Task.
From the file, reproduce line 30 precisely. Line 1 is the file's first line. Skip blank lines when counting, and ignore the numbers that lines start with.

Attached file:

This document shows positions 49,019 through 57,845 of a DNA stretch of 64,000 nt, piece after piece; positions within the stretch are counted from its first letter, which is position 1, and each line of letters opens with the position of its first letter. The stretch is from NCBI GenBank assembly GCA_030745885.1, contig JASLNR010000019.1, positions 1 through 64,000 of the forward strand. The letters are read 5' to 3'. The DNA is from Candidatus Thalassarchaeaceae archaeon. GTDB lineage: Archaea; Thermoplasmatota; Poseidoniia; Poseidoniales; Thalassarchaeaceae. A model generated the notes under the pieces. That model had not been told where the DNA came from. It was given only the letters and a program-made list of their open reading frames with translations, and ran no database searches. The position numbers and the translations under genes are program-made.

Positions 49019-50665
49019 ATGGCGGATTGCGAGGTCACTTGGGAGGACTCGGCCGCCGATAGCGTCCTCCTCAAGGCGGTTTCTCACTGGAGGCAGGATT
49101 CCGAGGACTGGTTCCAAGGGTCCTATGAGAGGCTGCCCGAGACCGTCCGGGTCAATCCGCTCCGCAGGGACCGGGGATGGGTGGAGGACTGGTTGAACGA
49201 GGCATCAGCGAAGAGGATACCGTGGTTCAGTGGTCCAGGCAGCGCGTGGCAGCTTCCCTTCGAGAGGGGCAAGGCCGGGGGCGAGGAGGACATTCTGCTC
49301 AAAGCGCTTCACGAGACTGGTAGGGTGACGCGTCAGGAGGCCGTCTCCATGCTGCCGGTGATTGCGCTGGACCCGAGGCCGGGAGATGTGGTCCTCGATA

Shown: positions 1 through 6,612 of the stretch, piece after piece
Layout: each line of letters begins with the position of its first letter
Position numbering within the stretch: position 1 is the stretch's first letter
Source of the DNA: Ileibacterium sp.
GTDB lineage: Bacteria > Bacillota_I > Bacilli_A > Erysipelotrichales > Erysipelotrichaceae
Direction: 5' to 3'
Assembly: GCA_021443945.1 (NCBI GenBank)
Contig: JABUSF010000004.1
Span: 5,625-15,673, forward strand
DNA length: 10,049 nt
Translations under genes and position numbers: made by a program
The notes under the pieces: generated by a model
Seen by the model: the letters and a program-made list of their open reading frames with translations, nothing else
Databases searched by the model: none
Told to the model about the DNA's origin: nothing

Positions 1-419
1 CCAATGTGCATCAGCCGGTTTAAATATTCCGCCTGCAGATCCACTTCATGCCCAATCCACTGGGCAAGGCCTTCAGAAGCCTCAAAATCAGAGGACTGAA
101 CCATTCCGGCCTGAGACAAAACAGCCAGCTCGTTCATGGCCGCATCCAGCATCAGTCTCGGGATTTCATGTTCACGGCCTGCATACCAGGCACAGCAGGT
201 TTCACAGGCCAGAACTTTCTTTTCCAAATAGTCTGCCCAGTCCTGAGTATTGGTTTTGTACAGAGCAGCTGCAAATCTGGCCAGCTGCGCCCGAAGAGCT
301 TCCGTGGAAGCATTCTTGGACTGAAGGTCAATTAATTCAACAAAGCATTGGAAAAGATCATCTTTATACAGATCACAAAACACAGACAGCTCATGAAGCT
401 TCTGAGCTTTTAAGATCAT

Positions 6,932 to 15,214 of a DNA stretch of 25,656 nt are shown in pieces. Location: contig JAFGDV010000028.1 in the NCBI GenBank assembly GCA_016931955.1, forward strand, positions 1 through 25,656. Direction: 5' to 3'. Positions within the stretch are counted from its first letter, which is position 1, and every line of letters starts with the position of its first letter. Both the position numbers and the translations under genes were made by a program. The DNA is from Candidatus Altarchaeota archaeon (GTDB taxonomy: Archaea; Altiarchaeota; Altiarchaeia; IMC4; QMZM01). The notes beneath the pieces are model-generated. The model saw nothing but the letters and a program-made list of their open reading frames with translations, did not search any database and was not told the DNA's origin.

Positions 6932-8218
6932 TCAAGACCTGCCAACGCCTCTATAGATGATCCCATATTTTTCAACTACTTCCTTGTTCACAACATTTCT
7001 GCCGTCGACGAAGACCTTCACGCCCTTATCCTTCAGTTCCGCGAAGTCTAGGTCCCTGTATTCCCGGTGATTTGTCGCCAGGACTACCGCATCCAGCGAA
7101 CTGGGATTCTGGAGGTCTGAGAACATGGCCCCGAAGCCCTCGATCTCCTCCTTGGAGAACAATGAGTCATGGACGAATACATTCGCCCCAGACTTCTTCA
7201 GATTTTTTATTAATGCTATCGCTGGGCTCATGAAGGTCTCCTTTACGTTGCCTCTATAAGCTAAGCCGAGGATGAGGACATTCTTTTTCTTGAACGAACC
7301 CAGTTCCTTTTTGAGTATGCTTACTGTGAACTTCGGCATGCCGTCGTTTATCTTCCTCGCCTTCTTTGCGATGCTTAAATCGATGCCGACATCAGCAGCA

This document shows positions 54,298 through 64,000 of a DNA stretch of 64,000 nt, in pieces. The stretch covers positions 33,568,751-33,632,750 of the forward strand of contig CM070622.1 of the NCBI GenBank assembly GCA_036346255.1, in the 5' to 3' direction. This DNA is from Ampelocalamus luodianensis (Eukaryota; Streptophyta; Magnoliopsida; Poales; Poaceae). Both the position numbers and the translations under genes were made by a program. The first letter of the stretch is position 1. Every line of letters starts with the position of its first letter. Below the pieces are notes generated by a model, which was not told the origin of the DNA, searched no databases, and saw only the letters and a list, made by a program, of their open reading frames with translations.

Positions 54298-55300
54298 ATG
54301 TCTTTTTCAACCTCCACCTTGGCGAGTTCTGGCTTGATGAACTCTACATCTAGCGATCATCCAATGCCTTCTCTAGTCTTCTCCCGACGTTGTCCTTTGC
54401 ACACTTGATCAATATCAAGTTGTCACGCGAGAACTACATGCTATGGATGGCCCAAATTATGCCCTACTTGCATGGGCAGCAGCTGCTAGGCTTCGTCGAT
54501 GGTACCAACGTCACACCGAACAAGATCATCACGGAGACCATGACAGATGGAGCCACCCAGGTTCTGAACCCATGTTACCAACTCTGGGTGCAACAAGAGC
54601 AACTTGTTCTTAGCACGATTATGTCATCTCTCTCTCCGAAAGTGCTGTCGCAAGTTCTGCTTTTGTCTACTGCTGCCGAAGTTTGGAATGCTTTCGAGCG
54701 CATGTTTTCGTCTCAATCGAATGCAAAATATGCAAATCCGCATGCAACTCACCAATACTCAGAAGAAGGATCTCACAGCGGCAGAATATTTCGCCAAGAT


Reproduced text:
6932 TCAAGACCTGCCAACGCCTCTATAGATGATCCCATATTTTTCAACTACTTCCTTGTTCACAACATTTCT